Adjustments to the exam will be offered to all those students that fall into the definition of ELL as set out by the federal Every Student Succeeds Act (ESSA).
Criteria include being aged under 21, coming from an environment where English is not the dominant language and having difficulties in understanding the English language that may result in, among other things, the inability to meet academic standards.
In order to devise strategies that could effectively support ELLs without ‘violating test constructs or providing an unfair advantage’, the ACT gathered a team of experts which included bilingual policy administrators, researchers and civil rights advocates.
Among the new adjustments, ELLs will be allowed additional time for the test and given the use of a word-to-word bilingual dictionary without word definitions. Test instructions will be given in students’ native languages, and test-takers will have the opportunity to opt for a non-distracting environment such as a separate room.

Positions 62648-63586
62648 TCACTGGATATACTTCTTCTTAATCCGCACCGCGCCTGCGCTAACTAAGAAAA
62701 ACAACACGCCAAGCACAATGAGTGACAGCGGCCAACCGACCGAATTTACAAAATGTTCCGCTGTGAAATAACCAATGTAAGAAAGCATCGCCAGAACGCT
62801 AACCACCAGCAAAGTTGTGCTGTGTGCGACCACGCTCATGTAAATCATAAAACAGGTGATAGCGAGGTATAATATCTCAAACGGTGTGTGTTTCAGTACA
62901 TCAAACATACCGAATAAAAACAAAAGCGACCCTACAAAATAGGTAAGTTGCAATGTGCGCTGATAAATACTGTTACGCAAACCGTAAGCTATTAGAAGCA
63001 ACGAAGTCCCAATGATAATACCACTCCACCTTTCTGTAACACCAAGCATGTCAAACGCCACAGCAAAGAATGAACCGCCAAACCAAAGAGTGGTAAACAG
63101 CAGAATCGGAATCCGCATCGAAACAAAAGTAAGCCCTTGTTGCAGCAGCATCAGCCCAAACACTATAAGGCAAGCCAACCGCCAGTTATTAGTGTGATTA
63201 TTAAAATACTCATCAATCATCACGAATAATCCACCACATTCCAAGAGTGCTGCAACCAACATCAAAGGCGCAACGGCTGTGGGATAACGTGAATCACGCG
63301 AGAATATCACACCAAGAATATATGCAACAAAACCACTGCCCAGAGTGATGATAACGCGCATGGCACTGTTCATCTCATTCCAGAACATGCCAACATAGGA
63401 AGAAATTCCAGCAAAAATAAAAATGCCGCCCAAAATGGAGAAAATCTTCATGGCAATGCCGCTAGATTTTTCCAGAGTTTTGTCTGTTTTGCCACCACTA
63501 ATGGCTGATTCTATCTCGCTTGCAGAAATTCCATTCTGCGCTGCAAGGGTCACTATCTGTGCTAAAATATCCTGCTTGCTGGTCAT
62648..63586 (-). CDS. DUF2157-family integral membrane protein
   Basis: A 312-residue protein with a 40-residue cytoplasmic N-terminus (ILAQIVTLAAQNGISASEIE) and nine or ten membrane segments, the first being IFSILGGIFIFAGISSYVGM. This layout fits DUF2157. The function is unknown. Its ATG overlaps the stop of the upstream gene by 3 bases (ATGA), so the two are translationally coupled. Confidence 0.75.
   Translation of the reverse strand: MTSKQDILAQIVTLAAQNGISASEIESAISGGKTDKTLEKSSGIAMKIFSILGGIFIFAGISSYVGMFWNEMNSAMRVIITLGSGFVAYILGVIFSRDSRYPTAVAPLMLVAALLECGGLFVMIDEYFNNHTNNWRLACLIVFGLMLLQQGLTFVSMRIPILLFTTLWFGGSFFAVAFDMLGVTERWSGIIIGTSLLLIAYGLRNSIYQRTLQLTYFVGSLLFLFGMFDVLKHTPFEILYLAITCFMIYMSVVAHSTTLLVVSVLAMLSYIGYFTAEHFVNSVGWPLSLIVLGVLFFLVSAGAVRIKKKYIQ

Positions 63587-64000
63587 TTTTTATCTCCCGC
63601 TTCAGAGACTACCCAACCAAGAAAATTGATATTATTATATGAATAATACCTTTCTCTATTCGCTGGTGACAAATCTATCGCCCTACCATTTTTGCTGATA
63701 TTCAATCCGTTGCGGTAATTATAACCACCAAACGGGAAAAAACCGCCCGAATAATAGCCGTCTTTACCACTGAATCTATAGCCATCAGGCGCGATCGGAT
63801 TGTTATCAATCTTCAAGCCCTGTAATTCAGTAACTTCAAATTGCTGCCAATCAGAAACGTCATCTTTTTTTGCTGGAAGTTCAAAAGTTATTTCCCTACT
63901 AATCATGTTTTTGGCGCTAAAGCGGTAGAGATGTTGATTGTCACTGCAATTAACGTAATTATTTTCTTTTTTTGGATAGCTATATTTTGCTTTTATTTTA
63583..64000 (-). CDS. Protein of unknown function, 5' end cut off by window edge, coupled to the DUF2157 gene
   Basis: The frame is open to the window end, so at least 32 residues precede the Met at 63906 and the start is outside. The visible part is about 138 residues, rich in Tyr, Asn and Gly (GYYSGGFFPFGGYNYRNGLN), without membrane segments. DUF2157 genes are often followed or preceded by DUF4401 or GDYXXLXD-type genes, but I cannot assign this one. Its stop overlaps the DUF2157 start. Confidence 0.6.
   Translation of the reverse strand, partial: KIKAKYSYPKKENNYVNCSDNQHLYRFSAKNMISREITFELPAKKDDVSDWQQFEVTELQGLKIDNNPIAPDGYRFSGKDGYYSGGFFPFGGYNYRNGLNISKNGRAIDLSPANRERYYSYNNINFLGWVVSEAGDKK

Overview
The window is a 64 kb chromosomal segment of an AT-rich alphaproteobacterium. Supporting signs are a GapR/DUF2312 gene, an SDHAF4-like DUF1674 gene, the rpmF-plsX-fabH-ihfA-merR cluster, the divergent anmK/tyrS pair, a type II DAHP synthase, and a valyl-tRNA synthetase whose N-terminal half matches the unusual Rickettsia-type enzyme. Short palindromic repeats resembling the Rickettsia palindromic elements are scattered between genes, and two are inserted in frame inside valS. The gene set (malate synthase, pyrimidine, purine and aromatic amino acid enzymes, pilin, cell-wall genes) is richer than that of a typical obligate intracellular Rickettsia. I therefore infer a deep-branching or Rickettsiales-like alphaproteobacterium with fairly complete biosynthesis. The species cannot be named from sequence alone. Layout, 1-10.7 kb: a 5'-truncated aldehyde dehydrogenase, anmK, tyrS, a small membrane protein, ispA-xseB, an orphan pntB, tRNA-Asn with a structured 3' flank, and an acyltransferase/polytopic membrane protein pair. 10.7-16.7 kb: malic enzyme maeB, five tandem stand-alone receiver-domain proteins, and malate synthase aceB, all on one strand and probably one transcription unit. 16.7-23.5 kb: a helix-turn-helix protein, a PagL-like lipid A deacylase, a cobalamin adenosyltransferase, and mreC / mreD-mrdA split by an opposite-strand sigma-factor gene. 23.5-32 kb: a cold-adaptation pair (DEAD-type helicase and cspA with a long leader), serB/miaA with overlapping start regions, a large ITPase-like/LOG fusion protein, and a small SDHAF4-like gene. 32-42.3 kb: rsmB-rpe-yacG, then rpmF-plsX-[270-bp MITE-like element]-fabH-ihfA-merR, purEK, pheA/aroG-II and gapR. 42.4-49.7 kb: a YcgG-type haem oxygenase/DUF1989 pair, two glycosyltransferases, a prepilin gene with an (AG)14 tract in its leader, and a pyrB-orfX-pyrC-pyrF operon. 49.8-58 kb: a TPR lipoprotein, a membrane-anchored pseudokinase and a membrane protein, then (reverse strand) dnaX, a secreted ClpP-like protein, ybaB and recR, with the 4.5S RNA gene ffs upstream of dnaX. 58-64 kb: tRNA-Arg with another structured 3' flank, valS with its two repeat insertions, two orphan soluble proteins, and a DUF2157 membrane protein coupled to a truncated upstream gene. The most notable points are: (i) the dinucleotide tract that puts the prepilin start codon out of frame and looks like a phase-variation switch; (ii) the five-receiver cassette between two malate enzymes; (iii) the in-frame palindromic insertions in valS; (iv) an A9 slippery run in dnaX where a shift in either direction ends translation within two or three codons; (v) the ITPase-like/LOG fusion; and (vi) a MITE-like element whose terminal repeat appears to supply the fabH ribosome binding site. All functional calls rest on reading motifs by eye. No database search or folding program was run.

According to preliminary data, the ACT found that the academic achievements of ELLs may go unreported under normal test conditions, and this could have an impact on their access to higher education and future employment. ‘This change is about improving access and equity for students whose proficiency in English might prevent them from truly demonstrating the skills and knowledge they have learned,’ said the ACT chief commercial officer Suzana Delanghe.
Earlier this year, another college admission test, the SAT, came under scrutiny after a new version was released in March, Reuters news agency reports. Test questions were described as ‘wordy’, especially in the maths section, and one professor from the University of California Davis said that ‘the problem is going to mostly affect English-language learners.’
The Gazette contacted College Board, which administers the SAT, but did not hear back by the time we went to press.
Pic courtesy: ASU